El gobierno chino ha bloqueado el acceso a páginas como Facebook, Twitter, Youtube y LinkedIn e incluso ha creado su propio buscador que filtra y censura la búsqueda de palabras como: revolución jazmín, democracia, entre muchas otras.

Son muchos los gobiernos que han bloqueado el acceso a Internet. Egipto lo hizo durante las revueltas sociales que terminaron con la dictadura de Hosni Mubarak. Irán bloqueó algunas páginas de activistas que llamaban a una manifestación y muchos otros países han seguido este ejemplo.

La ONU afirma que el acceso a la web debe mantenerse y es especialmente valioso “en momentos políticos clave como elecciones, tiempos de intranquilidad social o aniversarios históricos y políticos”, según recoge la CNN.

De hecho, esta herramienta se considera tan importante que Estados Unidos ha desarrollado tecnologías que le permiten restaurar la conexión a Internet en un determinado país que las hubiera bloqueado, en caso de que deseara hacerlo.

Por último, la ONU señala que Internet, como un medio para ejercer el derecho a la libertad de expresión, sólo puede servir a estos propósitos si los estados asumen su compromiso por desarrollar políticas efectivas para lograr el acceso universal”

Fuente: Press

domingo, 27 de febrero de 2011

Burning Chrome

La importancia de este artículo radica en la explicación que hace de como Google Chrome se ha convertido en poco tiempo en el equivalente a un sistema operativo que permite al usuario hacerlo todo sin salir de el.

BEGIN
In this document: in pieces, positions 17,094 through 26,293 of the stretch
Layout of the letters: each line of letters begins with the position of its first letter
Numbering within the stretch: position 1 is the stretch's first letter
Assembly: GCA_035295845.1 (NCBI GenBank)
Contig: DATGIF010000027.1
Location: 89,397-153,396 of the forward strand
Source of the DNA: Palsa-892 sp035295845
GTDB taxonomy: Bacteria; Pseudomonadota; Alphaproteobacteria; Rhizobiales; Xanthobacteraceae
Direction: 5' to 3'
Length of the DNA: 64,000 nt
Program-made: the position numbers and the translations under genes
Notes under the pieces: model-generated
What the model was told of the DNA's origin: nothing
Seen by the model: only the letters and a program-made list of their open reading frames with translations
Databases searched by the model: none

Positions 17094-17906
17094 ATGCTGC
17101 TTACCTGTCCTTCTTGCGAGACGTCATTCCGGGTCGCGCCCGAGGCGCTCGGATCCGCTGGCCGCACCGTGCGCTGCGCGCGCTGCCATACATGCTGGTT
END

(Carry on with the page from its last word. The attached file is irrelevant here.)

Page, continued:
Si esto no es Webxistencia,¿qué lo es?

Burning Chrome

Burning Chrome

Jon Evans
8 hours ago
“A good player goes where the puck is. A great player goes where the puck is going to be”—The Great One
Google made a few interesting announcements this week. First, Google Docs Viewer support for a sheaf of new document types, including Excel, Powerpoint, Photoshop and PostScript. Second, Chrome’s new ability to run background apps that run seamlessly and invisibly behind the browser. Third, they released Google Cloud Connect, which lets Windows users sync Office documents to Google Docs. They also announced the Android 3.0 SDK – but despite the ongoing tablet hysteria, in the long run, the first three are more important.
Little by little, iteration by iteration, the Chrome browser is quietly morphing into a full-fledged multitasking operating system in its own right. Oh, sure, technically it’s actually running on another OS, but you increasingly never need to launch anything else. View and edit documents in Google Docs, watch and listen to HTML5 video and audio, communicate via Gmail and its Google Voice plugin, use Google Docs as a file system – and the line between “Chrome OS” and “Chrome on any other OS” suddenly grows very fine.